Saturday 17 May 2014

Nearly 13% of children with a DSM-IV diagnosis?

I had tweeted about the paper by Sandra Petresco and colleagues [1] (open-access here) a while back as being the source of the sentence: "Nearly 13 % of the children presented a psychiatric diagnosis according to DSM-IV" based on their analysis of the Pelotas Birth Cohort [2] in Brazil.
Aleijadinho: Angel of the Passion @ Wikipedia 

The crux of the Petresco paper was that by looking at all the children, or at least the majority of children, born during 2004 in the city of Pelotas in Brazil and following them up when aged 6 years using the Developmental and Wellbeing Assessment (DAWBA) schedule [3], the rates of various developmental and/or psychiatric conditions according to ICD-10 and DSM-IV criteria were estimated.

The results (bearing in mind the paper is open-access)...

  • Out of 4231 live births, 3,585 children were available for investigation at the age of 6. Trained interviewers delivered the DAWBA to parents, mostly in the clinical setting but about a fifth delivered in the family home. Data was analysed taking into account demographic information such as gender and socioeconomic status and various diagnoses assessed.
  • Results: "It was found that 13.2% (N=475) and 12.8% (N=458) of the children fulfilled criteria for at least one diagnosis of psychiatric disorder according to DSM-IV and ICD-10, respectively". Boys were more likely to present with "any diagnosis". Top of the diagnostic pops was "any anxiety disorder" reported in nearly 9% of both boys and girls across both DSM and ICD definitions and then other diagnoses like ADHD (attention deficit hyperactivity disorder) and conduct disorder figured less frequently (both hovering around the 2-3% mark) which is interesting. Children from lower income families also seemed to have more risk of diagnosis.
  • Another interesting figure here: autism was only picked up in 0.3% (n=10, 8 boys and 2 girls) of cases for both DSM-IV and ICD-10 criteria. Certainly spot on the mark for the 4:1 sex ratio but frequency-wise, quite a lot less than has been quoted in other parts of the world accepting some differences in the numbers included for study. That being said the authors do note that they only administered the screening questions from the "developmental section" of the DAWBA so might not have caught every case of autism. Other studies looking at DAWBA as a screening instrument for autism have also tended to suggest under-diagnosis as potentially being an issue [4].
  • When it came to presenting with symptoms reflective of more than one condition, about 16-17% of children fitted this bill across the diagnostic schedules. An ADHD / conduct disorder came out as the most common combination (29%). More than two comorbid conditions was a rare event (n=3) but when present, all were boys.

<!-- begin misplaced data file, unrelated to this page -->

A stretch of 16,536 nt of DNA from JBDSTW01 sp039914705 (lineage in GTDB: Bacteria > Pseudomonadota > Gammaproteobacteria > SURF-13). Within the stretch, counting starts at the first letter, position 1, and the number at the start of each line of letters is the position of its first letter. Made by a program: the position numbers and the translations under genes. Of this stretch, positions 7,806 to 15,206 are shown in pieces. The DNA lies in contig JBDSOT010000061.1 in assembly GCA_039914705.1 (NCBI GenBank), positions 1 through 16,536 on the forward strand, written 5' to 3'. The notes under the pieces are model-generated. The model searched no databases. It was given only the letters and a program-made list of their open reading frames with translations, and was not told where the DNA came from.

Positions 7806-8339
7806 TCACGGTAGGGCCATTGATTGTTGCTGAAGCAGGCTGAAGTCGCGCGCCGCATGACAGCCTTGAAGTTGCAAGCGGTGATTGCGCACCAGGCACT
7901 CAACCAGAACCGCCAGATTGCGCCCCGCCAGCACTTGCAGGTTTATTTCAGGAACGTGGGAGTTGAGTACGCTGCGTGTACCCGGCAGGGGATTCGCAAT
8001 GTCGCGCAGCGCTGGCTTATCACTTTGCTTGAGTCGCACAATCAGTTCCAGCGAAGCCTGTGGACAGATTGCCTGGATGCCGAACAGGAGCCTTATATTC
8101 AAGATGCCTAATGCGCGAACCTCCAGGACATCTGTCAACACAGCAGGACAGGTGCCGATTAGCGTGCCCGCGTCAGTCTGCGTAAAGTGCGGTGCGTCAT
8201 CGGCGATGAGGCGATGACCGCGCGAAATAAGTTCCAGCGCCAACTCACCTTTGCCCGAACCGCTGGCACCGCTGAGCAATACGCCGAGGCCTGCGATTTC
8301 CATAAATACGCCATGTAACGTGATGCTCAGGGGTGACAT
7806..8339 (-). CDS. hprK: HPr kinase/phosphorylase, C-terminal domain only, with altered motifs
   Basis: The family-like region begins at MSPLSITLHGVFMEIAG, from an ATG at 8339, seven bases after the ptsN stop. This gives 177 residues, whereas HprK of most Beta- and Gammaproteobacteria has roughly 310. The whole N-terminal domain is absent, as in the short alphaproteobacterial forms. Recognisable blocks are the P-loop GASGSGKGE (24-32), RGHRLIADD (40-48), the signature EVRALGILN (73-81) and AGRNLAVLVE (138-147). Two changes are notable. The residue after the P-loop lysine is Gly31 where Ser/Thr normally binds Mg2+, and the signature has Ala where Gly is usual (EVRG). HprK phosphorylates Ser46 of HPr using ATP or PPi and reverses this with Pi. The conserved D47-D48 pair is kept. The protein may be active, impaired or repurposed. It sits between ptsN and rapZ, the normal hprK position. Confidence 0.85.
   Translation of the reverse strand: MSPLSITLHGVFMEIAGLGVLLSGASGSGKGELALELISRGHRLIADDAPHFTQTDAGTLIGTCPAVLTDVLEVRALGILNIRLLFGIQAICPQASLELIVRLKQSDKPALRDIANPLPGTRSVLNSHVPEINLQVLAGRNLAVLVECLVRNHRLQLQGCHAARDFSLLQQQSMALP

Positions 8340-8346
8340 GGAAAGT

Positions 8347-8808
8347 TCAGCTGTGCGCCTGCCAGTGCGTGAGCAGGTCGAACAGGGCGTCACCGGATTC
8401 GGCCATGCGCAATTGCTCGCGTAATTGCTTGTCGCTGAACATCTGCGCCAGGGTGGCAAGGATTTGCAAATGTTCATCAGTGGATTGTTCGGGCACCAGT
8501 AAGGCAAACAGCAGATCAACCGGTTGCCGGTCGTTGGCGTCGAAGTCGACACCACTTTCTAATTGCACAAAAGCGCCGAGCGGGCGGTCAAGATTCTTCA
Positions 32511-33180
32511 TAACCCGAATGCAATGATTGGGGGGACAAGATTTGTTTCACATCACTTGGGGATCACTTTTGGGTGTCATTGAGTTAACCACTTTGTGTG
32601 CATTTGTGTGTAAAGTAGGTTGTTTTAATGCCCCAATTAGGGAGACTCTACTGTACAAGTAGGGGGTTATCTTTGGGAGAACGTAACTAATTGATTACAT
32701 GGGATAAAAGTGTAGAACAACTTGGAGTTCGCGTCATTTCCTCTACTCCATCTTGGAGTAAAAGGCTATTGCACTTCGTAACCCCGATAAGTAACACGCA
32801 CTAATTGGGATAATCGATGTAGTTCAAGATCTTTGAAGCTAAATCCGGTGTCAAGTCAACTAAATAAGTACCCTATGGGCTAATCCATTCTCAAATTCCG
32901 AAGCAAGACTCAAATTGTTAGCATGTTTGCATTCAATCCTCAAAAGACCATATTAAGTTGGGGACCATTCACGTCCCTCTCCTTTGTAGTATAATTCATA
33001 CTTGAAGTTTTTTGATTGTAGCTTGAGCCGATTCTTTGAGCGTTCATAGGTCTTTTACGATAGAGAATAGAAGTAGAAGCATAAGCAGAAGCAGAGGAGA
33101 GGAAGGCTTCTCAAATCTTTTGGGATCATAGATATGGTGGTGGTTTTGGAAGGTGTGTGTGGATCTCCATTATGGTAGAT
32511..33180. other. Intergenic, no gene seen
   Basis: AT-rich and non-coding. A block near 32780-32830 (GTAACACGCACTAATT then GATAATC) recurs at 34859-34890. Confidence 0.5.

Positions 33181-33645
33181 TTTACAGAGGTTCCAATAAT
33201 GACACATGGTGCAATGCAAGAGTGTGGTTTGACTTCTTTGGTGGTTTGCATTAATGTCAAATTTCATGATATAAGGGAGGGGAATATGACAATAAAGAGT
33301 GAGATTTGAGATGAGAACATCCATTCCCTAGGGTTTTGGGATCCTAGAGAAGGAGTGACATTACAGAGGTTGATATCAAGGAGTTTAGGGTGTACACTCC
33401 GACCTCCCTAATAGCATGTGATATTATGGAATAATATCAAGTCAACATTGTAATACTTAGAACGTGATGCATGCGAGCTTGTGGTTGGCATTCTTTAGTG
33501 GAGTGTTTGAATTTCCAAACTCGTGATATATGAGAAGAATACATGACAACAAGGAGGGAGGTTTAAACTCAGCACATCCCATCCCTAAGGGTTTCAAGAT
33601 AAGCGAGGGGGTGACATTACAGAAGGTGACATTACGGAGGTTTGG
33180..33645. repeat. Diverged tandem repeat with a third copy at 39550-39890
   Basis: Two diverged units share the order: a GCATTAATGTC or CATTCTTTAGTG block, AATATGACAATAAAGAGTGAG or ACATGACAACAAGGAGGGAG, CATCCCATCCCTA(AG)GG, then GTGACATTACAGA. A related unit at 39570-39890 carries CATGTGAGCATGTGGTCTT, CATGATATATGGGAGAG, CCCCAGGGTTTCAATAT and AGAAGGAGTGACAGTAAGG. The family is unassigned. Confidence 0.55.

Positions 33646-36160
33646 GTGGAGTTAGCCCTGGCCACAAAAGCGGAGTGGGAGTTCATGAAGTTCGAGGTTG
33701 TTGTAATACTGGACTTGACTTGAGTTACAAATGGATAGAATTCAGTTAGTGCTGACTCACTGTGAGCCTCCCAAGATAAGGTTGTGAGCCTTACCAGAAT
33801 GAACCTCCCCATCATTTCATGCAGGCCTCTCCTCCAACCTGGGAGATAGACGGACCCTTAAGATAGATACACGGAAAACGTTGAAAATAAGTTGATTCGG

I'm sure you'll agree that there is some rather interesting data to be had there. I can't help but wonder if similar cohorts using the same DAWBA tool and screening method sited at other areas of the globe would provide a rather interesting comparison to the Brazil data. Not least covering any relationship between different ethnicities in different environments and the frequency of reported DSM-IV and ICD-10 diagnoses?

That headline figure of 13% of children fitting some kind of diagnostic bill when it comes to DSM-IV and ICD-10 also merits a lot more examination. Again, with my head full of wonder, I'd be asking about whether further genetic / biochemical / other inspection might be revealing for this cohort, particularly when one takes into account the discussions about ESSENCE (see here) and the introduction of RDoC (see here) to research proceedings. How this figure might ebb and flow would also be a good idea for future study, bearing in mind the changing diagnostic times that we live in (see here).

Music to close. Grenade by Bruno Mars.


[1] Petresco S. et al. Prevalence and comorbidity of psychiatric disorders among 6-year-old children: 2004 Pelotas Birth Cohort. Soc Psychiatry Psychiatr Epidemiol. 2014 Feb 1.

[2] Santos IS. et al. Cohort profile: the 2004 Pelotas (Brazil) birth cohort study. Int J Epidemiol. 2011 Dec;40(6):1461-8.

[3] Goodman R. et al. The Development and Well-Being Assessment: description and initial validation of an integrated assessment of child and adolescent psychopathology. J Child Psychol Psychiatry. 2000 Jul;41(5):645-55.

[4] Posserud M. et al. The prevalence of autism spectrum disorders: impact of diagnostic instrument and non-response bias. Soc Psychiatry Psychiatr Epidemiol. 2010 Mar;45(3):319-27.

---------- Petresco S, Anselmi L, Santos IS, Barros AJ, Fleitlich-Bilyk B, Barros FC, & Matijasevich A (2014). Prevalence and comorbidity of psychiatric disorders among 6-year-old children: 2004 Pelotas Birth Cohort. Social psychiatry and psychiatric epidemiology PMID: 24488152

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